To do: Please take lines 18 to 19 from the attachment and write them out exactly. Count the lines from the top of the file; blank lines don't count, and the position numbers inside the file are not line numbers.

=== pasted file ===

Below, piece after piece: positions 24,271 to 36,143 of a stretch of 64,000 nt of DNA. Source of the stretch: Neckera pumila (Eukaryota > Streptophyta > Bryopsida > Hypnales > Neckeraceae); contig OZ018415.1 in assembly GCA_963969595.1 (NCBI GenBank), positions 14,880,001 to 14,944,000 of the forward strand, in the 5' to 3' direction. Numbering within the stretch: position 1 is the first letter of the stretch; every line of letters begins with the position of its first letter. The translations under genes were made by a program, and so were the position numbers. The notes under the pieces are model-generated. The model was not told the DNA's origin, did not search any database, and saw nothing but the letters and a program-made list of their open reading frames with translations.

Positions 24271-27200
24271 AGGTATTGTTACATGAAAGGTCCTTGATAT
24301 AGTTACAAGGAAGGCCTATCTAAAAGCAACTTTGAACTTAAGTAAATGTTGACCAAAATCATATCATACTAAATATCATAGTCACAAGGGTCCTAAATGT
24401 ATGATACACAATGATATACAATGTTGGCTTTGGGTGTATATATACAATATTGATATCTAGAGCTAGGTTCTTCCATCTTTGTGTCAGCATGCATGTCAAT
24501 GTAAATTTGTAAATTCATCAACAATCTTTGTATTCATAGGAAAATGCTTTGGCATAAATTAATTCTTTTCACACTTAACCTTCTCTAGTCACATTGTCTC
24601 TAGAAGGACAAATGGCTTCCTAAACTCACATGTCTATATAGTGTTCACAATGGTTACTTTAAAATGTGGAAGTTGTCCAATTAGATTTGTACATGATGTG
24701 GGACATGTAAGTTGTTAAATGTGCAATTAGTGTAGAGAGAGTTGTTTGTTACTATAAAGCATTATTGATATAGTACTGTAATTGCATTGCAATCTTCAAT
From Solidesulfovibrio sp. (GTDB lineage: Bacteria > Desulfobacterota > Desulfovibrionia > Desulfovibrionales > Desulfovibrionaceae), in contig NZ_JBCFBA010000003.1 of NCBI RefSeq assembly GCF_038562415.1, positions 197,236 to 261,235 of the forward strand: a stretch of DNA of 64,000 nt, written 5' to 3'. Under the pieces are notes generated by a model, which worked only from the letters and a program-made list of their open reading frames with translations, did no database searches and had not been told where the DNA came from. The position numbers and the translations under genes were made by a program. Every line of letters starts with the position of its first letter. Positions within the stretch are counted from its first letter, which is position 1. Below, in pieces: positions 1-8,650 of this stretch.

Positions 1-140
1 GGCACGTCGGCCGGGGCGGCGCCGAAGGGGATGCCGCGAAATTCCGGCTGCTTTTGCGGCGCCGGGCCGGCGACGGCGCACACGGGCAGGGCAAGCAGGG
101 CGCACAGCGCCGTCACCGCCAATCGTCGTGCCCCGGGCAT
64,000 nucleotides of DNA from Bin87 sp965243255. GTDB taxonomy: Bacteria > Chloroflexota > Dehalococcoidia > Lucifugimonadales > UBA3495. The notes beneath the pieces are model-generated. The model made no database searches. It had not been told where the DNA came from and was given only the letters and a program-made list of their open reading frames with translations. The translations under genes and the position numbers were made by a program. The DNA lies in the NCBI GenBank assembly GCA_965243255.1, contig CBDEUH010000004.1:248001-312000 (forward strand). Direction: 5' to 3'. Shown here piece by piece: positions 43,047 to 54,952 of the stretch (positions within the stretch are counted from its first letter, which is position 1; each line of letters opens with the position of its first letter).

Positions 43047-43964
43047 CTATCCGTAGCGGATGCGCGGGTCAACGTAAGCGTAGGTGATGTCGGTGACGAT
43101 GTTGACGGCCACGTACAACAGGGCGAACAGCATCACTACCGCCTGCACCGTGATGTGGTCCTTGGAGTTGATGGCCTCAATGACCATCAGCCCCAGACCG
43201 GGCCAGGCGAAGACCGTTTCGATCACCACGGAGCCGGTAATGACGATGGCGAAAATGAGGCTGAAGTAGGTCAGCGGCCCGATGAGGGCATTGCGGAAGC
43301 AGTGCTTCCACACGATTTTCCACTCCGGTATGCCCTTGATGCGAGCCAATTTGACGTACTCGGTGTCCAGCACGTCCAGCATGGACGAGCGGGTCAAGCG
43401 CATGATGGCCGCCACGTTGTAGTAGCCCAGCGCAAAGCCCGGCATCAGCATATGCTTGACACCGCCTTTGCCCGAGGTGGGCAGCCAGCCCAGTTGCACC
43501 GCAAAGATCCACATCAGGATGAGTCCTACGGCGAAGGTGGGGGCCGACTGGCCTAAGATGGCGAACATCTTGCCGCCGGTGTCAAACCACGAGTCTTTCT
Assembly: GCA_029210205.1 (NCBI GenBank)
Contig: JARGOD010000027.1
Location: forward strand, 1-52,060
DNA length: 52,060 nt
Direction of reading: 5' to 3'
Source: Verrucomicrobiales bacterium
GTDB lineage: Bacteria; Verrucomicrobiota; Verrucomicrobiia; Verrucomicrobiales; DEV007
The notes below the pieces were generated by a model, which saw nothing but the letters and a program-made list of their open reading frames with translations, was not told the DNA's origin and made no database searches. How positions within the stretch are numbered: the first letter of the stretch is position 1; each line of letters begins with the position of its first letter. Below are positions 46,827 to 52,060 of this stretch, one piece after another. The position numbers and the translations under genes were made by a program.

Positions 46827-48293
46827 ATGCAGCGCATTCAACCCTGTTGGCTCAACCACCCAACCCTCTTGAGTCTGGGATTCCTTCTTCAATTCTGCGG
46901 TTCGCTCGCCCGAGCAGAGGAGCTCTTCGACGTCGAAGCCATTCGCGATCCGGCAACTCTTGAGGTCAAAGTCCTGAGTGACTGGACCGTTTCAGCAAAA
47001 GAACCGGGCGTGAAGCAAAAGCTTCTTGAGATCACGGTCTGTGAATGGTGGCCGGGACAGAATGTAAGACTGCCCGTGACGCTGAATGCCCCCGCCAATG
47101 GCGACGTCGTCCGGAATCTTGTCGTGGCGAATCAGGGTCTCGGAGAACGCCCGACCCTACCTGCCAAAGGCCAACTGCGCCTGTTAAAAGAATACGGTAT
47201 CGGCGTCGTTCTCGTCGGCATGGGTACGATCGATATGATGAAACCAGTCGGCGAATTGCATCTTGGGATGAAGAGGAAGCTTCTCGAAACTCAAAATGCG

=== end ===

43301 AGTGCTTCCACACGATTTTCCACTCCGGTATGCCCTTGATGCGAGCCAATTTGACGTACTCGGTGTCCAGCACGTCCAGCATGGACGAGCGGGTCAAGCG
43401 CATGATGGCCGCCACGTTGTAGTAGCCCAGCGCAAAGCCCGGCATCAGCATATGCTTGACACCGCCTTTGCCCGAGGTGGGCAGCCAGCCCAGTTGCACC